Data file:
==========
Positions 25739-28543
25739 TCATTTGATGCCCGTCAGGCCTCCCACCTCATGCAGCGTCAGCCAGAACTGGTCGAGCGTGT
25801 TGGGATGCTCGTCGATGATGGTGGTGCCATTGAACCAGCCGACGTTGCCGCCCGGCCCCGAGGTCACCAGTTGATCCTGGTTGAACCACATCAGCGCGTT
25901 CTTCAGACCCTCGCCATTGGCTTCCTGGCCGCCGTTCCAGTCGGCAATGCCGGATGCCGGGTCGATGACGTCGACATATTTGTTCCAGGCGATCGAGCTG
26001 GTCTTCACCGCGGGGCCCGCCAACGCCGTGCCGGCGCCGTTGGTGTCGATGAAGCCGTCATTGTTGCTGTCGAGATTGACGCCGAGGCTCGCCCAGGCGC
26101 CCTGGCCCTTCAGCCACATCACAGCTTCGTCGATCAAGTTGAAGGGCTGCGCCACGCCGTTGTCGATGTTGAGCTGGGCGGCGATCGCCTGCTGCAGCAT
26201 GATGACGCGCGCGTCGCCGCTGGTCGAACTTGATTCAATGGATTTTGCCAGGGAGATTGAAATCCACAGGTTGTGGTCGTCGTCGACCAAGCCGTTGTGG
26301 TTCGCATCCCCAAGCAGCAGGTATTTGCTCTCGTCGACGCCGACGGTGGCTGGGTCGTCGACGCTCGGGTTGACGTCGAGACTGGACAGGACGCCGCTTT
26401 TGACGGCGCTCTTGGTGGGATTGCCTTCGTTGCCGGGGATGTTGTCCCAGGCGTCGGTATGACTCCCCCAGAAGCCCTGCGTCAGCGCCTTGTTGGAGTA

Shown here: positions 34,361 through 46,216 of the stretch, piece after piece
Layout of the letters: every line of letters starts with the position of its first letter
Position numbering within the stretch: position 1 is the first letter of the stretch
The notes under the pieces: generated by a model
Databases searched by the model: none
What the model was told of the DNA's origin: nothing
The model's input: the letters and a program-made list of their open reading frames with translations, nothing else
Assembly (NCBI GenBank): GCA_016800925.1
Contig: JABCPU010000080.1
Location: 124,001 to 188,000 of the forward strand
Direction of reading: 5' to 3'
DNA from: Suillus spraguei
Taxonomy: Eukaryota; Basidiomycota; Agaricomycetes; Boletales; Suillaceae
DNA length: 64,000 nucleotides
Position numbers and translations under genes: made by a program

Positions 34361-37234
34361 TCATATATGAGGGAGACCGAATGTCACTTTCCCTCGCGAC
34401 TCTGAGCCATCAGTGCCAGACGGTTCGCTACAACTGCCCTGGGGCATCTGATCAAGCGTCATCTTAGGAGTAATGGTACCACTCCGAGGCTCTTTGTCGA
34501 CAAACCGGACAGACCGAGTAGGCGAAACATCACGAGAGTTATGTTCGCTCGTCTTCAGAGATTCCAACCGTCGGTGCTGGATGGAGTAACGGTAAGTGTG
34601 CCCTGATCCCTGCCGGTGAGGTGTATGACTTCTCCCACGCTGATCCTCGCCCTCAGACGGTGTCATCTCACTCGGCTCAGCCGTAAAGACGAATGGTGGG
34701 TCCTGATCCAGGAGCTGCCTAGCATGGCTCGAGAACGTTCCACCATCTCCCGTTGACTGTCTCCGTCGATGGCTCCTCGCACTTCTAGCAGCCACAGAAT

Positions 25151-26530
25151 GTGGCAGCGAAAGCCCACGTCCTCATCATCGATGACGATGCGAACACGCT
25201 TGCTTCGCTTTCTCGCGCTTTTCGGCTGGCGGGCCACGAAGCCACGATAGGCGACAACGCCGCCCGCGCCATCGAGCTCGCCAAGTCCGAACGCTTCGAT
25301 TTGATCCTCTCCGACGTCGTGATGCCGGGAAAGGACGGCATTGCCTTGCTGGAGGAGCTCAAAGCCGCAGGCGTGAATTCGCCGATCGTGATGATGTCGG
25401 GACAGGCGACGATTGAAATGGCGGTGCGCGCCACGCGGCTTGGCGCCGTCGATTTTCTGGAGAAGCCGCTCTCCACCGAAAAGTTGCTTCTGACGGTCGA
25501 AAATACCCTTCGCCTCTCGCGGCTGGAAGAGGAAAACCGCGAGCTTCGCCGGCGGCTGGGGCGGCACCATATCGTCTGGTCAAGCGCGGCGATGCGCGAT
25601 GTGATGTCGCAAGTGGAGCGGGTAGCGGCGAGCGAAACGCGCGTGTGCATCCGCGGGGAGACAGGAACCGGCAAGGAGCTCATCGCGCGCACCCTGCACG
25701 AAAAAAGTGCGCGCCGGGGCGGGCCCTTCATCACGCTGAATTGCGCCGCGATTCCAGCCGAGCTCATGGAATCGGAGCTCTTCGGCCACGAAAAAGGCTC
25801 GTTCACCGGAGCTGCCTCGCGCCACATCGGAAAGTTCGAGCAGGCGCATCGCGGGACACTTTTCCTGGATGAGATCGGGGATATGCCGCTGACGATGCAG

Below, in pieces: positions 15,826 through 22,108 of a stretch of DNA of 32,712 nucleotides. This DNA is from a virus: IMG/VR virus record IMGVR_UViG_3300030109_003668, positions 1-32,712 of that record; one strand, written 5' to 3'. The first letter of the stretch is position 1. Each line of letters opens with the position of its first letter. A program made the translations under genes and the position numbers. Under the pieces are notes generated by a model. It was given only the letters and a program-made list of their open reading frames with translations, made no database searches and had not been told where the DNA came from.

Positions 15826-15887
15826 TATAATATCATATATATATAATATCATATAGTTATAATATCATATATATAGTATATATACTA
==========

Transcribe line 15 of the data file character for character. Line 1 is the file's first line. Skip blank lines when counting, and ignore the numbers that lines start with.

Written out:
What the model was told of the DNA's origin: nothing